Keep in mind that the U-Matic machine pulls the tape fairly far out of the
shell when it loads it, winding it around the heads inside.  This happens
more than with, say, a VCR tape.  As you know, the U-Matic mechanism has a
zillion moving parts inside, and the machine I had (before I tossed it)
would jam easily.  I used to keep the top cover off for this reason, so I
could poke around inside to make it load and unload right.  Perhaps with
this tape, the machine it was in got jammed with the tape loaded and it
remained that way for a long period of time, thus holding open the door and
exposing the tape guides (if they are near the opening), and the part of
the tape that was outside the shell wound around the heads, to whatever did
the damage.  That would be demonstrated if the remaining tape wound on the
reels inside is undamaged.   Alternatively, I suppose the tape might have
been somehow removed from a jammed machine but not wound back into the
shell, with the tape laying around outside the shell, with the door somehow
being held open.

What a horrible format this was.  As you probably know, finding players now
that work right is a challenge.  There can't be that many of them left in
the world that work well.

John Haley

On Mon, Sep 10, 2018 at 11:12 PM, Corey Bailey <[log in to unmask]>

> Hi Peter,
> Well, if it stumped you then, it stumped the wizard!
> Perhaps the client can shed some light on the situation (Storage
> conditions, storage location, etc.) Or, perhaps the content on the tape (If
> at all playable) can help.
> Please keep us posted,
> Corey
> Corey Bailey Audio Engineering
> On 9/10/2018 3:14 PM, lists wrote:
>> Today I received a ¾” u-matic tape with the strangest damage I have ever
>> seen and was wondering if anyone else had seen something similar or had an
>> idea what might have caused it.
>> We have processed nearly 500, 000 tapes and we do quite a lot of disaster
>> recovery.  I have seen tapes that have been exposed to virtually every
>> negative influence imaginable (and some not so imaginable) so I was quite
>> surprised to see something totally new.
>> The tape:
>> The tape is a 3M UCA-60 from 1984.  The cassette and hubs are white(ish)
>> plastic and the interior posts/guides and the door lock mechanism are made
>> out of black plastic.  The access door is anodized black metal.
>> The damage:
>> The tape is entirely discolored where exposed. The discoloration is only
>> near the edges a few wraps into the tape.  I have not spooled  the entire
>> tape yet to determine how far the discoloration continues.  The metal
>> cassette access door shows many small spots of corrosion on the inside of
>> door where it would be closest to the tape.  There is no corrosion on the
>> outside or the edges of the door. The tops of the metal screws on the back
>> of the cassette are badly corroded.  The entirety of the black plastic
>> tape
>> guides and black plastic door lock mechanism are very brittle/damaged, to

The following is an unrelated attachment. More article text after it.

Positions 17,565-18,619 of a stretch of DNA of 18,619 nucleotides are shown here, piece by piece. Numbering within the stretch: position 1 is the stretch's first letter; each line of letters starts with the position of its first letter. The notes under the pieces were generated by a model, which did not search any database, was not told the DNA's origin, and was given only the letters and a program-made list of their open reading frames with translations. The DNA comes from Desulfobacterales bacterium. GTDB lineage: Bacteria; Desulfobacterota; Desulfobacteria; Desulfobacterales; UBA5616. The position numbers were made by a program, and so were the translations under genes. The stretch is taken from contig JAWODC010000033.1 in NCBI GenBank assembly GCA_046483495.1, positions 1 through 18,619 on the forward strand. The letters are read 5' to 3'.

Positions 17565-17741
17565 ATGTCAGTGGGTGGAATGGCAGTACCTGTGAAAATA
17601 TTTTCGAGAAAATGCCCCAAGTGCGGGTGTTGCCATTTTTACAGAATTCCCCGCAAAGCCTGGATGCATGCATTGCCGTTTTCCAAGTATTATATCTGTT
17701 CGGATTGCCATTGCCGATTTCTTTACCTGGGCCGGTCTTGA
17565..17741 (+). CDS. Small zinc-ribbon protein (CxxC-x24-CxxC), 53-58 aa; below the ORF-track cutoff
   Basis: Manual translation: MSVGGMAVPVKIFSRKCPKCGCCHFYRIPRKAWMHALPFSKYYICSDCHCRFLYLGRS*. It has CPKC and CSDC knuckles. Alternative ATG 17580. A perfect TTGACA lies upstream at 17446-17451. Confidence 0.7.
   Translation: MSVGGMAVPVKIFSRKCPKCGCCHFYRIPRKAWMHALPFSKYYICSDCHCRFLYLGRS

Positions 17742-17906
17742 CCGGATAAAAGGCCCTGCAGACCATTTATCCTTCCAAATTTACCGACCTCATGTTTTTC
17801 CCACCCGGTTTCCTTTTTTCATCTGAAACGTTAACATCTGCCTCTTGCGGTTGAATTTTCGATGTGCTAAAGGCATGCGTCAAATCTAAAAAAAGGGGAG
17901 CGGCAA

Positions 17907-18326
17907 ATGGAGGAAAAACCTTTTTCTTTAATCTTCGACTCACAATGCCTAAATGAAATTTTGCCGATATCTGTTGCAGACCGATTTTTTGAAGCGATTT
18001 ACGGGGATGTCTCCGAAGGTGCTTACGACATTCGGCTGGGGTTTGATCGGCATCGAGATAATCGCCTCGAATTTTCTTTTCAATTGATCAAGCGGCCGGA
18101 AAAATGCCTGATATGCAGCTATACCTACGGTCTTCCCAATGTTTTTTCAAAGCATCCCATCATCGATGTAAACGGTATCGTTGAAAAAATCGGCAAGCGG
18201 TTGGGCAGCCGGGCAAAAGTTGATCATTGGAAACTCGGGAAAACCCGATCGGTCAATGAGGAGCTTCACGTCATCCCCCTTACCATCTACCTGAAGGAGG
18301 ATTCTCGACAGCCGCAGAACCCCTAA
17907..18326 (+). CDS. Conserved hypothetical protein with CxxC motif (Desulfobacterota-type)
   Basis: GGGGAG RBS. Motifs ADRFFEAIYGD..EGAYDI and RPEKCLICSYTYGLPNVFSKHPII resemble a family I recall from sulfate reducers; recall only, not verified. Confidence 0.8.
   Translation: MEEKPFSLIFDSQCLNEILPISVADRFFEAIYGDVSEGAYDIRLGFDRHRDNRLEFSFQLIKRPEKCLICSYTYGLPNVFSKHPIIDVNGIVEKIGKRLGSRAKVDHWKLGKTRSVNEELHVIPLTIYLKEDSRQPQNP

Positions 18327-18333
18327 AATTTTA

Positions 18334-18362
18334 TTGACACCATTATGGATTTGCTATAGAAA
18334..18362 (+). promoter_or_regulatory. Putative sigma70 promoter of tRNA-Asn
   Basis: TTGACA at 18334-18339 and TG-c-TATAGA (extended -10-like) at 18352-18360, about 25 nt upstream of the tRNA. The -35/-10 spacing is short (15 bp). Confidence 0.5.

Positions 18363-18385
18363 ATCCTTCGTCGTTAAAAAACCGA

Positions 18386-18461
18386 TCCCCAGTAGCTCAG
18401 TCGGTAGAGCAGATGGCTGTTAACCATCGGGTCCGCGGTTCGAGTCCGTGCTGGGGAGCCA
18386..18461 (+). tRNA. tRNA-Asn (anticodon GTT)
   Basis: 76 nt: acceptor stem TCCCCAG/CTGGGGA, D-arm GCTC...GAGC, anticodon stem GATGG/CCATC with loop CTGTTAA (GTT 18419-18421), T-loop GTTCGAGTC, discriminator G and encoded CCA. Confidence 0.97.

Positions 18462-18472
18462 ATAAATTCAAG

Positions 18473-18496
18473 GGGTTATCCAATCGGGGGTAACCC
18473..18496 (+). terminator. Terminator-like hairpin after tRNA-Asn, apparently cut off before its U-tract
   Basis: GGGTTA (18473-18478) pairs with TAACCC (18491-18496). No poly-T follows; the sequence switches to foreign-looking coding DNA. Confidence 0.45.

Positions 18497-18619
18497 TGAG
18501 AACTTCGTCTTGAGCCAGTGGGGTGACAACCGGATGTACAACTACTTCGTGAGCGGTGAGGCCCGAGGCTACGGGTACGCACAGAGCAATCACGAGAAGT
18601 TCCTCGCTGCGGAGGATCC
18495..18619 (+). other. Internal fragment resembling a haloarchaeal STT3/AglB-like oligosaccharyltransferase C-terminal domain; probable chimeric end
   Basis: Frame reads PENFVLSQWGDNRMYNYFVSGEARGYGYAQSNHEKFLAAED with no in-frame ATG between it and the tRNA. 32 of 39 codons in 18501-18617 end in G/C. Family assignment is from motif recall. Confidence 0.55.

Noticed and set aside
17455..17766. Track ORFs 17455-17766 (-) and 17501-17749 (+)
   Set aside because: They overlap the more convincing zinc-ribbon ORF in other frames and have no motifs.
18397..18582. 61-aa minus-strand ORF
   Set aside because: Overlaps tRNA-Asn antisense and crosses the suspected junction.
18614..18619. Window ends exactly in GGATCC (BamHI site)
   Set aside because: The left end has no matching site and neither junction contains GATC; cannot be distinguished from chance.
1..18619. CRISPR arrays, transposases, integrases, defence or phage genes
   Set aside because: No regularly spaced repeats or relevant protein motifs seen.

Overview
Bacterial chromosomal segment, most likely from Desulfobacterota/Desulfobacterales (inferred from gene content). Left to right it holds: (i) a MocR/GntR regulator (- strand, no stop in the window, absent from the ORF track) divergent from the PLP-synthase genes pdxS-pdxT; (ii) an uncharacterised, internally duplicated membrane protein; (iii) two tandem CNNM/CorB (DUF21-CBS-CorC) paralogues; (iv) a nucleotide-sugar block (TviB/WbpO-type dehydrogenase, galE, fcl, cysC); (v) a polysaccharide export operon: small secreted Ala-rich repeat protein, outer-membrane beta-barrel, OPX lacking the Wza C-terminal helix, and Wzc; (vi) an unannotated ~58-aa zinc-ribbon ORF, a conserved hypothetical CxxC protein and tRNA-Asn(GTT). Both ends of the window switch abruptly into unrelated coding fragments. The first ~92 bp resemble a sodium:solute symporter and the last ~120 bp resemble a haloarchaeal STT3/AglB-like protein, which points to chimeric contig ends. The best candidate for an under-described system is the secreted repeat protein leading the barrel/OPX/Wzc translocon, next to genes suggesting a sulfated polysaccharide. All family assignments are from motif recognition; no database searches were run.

>> the point where they are falling apart and partially missing/destroyed.
>> There is no other indication of damage. The white plastic shell and tape
>> hubs are intact and clean and the plastic slip pads inside the cassette
>> are
>> undamaged.  There is no staining, no warping, no breakage and no
>> brittleness
>> anywhere else. Whatever happened, only the exposed tape and the black
>> plastic tape guides, the black plastic door lock, the inside of the metal
>> access door and the metal screws were affected.  Everything else looks
>> fine.
>> The damage to the tape “could” be consistent with either exposure to
>> liquid
>> or heat,  but-  there is no staining anywhere or damage to the paper label
>> to indicate liquid contamination and there is no brittleness or
>> deformation/melting anywhere else to indicate exposure to high heat.  The
>> overall damage is not really consistent with either liquid or high heat
>> damage. I even considered the unlikely possibility that the tape was
>> contaminated with some corrosive element during playback/rewind and the
>> posts were damaged as the tape was wound into the cassette.  This could
>> explain why plastic guides are nearly destroyed and the metal access door
>> was only corroded inside, near the tape, and nowhere else.  This,
>> unfortunately,  doesn’t explain the corrosion on the screws and heavy
>> damage
>> to the plastic door lock mechanism, however, since neither of these parts
>> ever touch the tape.  The plastic hub flange and slip pads inside the
>> cassette, which do contact the tape, are also undamaged.
>> Ok, how about some highly corrosive gas that reacts very aggressively with
>> one specific type of plastic (the guides and door lock mechanism) and
>> uncoated metal (the screws) but doesn’t react at all with any of the other
>> plastics in the shell/ hubs/slip pads and/or with anodized metal and
>> reacts
>> differently with the plastics in the tape (or maybe the metal in the
>> tape?)
>> in such a way as to produce a byproduct that corrodes nearby anodized
>> metal
>> (the inside of the cassette door) but dissipates quickly (so the rest of
>> the
>> anodized cassette door is unaffected).  Sound crazy?  Yes it does.  The
>> damage is so very specific and selective that I can’t figure out what
>> could
>> have happened.
>> Any ideas?  Magic?  Space aliens?
>> A very perplexed
>> Peter Brothers
>> 973-777-5055
>> [log in to unmask]
>> Audio and video restoration and re-mastering since 1983